Businesses and economy aren’t prepared for Brexit


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A group of business leaders have warned the Government that the UK’s economy is not yet ready for Brexit and companies aren’t properly prepared for the severe disruption predicted in the months ahead.

Not only are many businesses having to make important decisions about future trade with the uncertainty of having no deal, but they are also still facing a tough period due to the ongoing COVID-19 pandemic. 

Despite talks of a deal being just around the corner, business groups are calling for urgent guidance and support after the Prime Minister announced that the UK could still face trading terms “that are more like Australia’s”, which would effectively mean leaving without a deal and relying on World Trade Organization terms and costly tariffs.

Among those reaching out to the Government is Carolyn Fairbairn, the Director-General of the CBI. She said: “After four years of negotiations and so many hurdles crossed, this is no time to give up.

Neither side can afford to fall at the final fence. A deal is the only outcome that protects Covid-hit livelihoods at a time when every job in every country counts.”

She has been joined by Mike Cherry, the Chairman of the Federation of Small Businesses (FSB), who said firms are not ready to cope with a no-deal Brexit once the transition period ends on 31 December 2020. “They’re being told to both prepare and simultaneously manage a fresh set of Covid restrictions.

Many simply don’t have the time or money to make adjustments, even if they want and need to,” Mr Berry added. His comments were recently backed up by research, which showed that around a quarter of UK businesses did not think they would be ready for new trade arrangements by the start of 2021.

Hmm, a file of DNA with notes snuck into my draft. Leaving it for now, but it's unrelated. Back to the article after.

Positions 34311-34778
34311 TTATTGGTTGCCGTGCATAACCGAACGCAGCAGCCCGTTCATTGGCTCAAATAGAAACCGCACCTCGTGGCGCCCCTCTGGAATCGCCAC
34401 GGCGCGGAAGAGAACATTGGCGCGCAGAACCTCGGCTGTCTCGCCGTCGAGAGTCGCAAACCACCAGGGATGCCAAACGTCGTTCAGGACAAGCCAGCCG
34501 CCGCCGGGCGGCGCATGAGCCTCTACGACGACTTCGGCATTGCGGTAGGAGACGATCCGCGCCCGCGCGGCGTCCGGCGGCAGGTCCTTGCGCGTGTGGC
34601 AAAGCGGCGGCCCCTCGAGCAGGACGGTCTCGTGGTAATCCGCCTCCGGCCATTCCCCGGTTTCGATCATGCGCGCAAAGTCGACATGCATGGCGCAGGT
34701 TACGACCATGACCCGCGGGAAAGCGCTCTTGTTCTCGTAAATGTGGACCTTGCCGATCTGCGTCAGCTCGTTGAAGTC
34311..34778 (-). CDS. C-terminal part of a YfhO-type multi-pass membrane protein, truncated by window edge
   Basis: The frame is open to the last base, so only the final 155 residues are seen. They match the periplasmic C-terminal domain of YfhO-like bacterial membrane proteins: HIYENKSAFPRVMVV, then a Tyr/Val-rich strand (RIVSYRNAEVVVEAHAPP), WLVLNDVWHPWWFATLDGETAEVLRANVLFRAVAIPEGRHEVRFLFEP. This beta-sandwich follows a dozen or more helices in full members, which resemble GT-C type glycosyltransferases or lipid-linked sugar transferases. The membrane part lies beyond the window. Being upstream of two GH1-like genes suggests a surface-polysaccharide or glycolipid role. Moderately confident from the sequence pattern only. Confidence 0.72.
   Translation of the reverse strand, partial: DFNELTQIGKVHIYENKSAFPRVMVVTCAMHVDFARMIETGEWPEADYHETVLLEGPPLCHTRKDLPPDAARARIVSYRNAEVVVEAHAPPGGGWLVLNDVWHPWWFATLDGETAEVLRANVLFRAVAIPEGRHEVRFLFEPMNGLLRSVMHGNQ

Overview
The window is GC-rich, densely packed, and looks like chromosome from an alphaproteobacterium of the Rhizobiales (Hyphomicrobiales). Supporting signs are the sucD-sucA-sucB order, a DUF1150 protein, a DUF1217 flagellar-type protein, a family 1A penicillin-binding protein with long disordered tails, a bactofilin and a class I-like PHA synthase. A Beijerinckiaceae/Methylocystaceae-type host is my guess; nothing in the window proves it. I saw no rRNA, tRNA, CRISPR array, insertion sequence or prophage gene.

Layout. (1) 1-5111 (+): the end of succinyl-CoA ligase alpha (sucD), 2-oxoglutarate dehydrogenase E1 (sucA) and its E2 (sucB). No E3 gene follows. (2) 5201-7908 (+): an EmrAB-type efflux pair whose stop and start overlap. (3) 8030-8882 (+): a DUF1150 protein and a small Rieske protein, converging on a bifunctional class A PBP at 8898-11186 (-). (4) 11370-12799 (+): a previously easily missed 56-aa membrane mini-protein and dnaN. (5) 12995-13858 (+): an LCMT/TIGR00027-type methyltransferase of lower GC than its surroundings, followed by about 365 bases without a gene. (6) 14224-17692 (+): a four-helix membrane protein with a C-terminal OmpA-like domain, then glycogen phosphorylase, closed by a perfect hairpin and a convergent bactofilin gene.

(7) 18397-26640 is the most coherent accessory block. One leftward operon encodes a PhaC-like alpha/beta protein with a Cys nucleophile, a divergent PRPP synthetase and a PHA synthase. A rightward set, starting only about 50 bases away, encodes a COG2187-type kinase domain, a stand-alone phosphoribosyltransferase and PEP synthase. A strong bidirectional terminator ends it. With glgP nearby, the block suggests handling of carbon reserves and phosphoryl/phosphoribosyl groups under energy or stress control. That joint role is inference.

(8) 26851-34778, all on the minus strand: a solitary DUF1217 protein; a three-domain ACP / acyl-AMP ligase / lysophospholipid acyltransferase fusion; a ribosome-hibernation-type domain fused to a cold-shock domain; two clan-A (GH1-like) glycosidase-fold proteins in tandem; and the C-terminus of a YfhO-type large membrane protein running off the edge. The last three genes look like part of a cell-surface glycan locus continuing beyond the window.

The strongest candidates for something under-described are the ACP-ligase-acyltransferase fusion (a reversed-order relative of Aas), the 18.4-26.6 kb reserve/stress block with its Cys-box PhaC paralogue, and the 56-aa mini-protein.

Neil Wilson, Chief Market Analyst at the financial trading platform Markets.com, has said an agreement can still be made at the eleventh hour if both sides are willing to make concessions.

Looking at the Government’s approach, he added: “It’s not entirely bluff – the UK would through gritted teeth accept no deal because politically Johnson is taking so much flak over the pandemic that he has no room to ‘let the country down’ over Brexit.”

Ian Wright, the Chief Executive of the Food and Drink Federation, has also shared his thoughts on a no-deal Brexit, warning that it would cause severe disruption to businesses.

He added: “The Prime Minister’s statement signals that we are heading into very dangerous territory. The perils of a no-deal exit for GB food and drink manufacturing remain as real as ever.”

The Organisation for Economic Co-operation and Development has already warned that a disruptive end to the Brexit transition period could threaten the country’s recovery from the Coronavirus pandemic.

It has indicated that a no-deal scenario could leave the economy 6.5 per cent smaller in the next few years than would have been the case if existing arrangements with the EU had been maintained.

The next few months are going to be a critical and difficult time for many businesses. If you have a client that is struggling due to the current uncertainty, please contact us

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